Hot on the heels of the critically acclaimed first-ever career retrospective highlighting the achievements of the prolific arranger/conductor/producer/composer comes this second volume of THE JACK NITZSCHE STORY. Incredibly, compilers Mick Patrick (who also penned the liner notes) and Tony Rounce have taken the original concept and made it even longer, wider, and deeper with this release.
Okay, it’s only five seconds longer. But where the first disc covered 1962-1979, this one examines the full expanse of Nitzsche’s output, from what is thought to be his first recorded composition in 1960 all the way to his final work a year before his death in 2000. And while the sequel carries on the collector-friendly tradition of its predecessor by boasting tons of rare tracks, it goes a step further through its inclusion of no fewer than five previously unreleased masterpieces. Among these is one by The Man himself, the instrumental Surf Finger, very much in the vein of his hit The Lonely Surfer.
The other first-time finds are equally exhilarating: there’s Donna Loren’s version of Mann/Weil/Spector’s Woman in Love (With You) and Bobby Vee’s 1965 recording of Like Someone in Love, for starters. Add to that a hot 1966 track by “the King of Northern Soul”, Nooney Rickett, and another by the Satisfactions, whose lead singer just happens to be Nitzsche’s then-wife Gracia, and you’ve already more than justified the cost of the disc.
Jack’s core constituency of girl-group and wall-of-sound enthusiasts is exceptionally well served here. Each of the unissued cuts described above satisfies on those levels; in addition, Merry Clayton’s It’s In His Kiss (the first recording of the song) makes its CD debut, as does Tammy Grimes’s towering and highly coveted single Nobody Needs Your Love More Than I Do. (In fact, out of all the cuts, fully half appear here in digital form for the first time.) Timi Yuro’s Teardrops ’Till Dawn ranks among her finest moments, and Ral Donner’s Don’t Put Your Heart In His Hand thrills with its palpable sensuality. Two better-known tunes, the Tubes’ Don’t Touch Me There and the Righteous Brothers’ Just Once in My Life, further showcase the talents of the co-architect of Phil Spector’s signature sound.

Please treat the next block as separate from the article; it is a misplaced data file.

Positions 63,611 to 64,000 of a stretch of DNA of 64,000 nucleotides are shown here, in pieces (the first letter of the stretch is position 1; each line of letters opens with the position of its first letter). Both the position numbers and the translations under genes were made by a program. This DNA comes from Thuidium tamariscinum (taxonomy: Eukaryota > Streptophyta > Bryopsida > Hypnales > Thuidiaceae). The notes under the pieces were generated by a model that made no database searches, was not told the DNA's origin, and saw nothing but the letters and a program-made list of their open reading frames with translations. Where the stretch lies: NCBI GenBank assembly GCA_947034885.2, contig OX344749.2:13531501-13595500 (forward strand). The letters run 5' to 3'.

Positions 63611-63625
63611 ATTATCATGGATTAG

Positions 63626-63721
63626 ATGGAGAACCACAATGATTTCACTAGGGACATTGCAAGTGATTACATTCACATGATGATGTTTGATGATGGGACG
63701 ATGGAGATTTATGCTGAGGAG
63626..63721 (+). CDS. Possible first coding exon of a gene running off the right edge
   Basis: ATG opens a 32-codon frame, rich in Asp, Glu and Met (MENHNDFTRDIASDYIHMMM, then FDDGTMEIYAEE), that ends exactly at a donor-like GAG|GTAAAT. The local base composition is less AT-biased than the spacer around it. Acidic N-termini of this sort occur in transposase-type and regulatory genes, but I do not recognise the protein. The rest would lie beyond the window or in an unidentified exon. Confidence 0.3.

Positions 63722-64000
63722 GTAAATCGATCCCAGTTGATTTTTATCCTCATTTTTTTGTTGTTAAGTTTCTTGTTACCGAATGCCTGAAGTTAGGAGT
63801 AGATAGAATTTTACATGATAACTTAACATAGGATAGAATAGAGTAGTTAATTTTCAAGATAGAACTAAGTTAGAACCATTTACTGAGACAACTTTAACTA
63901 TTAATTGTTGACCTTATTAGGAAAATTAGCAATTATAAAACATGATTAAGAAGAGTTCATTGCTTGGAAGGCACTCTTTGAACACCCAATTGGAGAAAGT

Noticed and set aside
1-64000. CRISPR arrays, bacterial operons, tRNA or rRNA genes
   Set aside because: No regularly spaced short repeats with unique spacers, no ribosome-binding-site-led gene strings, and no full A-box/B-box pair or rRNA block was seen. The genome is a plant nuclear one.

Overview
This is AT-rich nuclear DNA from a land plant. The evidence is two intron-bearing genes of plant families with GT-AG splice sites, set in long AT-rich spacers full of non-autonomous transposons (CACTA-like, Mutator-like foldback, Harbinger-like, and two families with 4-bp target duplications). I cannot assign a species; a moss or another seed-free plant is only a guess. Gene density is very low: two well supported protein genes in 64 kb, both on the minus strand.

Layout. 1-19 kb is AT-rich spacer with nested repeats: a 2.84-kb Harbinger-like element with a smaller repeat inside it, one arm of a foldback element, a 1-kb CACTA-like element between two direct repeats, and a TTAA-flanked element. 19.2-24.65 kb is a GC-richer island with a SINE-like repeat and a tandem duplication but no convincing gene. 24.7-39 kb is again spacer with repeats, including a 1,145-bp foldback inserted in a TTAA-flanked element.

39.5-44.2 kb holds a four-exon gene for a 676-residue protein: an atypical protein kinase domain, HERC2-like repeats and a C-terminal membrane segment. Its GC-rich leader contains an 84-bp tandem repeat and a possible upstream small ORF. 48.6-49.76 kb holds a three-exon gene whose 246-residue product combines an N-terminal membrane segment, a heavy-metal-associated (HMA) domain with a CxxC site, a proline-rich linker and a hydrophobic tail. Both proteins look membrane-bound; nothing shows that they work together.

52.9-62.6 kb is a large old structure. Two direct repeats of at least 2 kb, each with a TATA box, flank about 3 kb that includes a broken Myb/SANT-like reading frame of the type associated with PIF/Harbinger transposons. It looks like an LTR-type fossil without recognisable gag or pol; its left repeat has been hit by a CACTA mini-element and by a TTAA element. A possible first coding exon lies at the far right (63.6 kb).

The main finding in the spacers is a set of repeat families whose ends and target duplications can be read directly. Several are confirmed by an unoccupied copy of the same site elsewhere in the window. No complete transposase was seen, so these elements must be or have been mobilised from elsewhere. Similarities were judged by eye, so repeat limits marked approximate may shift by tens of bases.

Regardless of one’s preferred musical style, though, no one leaves this musical banquet hungry. Blues fans will eat up the title track featuring Captain Beefheart, as well as the historic collaboration of John Lee Hooker, Taj Mahal, and Miles Davis on Bank Robbery. Collectors of obscure original versions as well as cover-version fans will be rewarded with the Frankie Laine and Emil O’Connor tracks, respectively. Folk-rock aficionados will flip for the Gas Co, Everly Brothers, and Crazy Horse offerings. And for pure, exuberant sunshine pop, it’s hard to beat Zalman Yanovsky’s As Long As You’re Here or the Turtles’ You Know What I Mean. There’s even a detour to rootsy swamp-rock courtesy of the Neville Brothers and C.C. Adcock. In all cases, the singers deliver unusually strong, soulful performances no doubt inspired by Nitzsche’s involvement.
Wrap all this up in a painstakingly researched, extravagantly comprehensive, and beautifully designed package, and you have a fitting tribute to an immortal studio titan. For any artist to have achieved the level of quality of any of these recordings would be extraordinary. That Jack Nitzsche achieved all the successes (commercial or not) represented in the two volumes of this series, let alone the hundreds of others not yet compiled, is awe-inspiring. Essential stuff.
By David A Young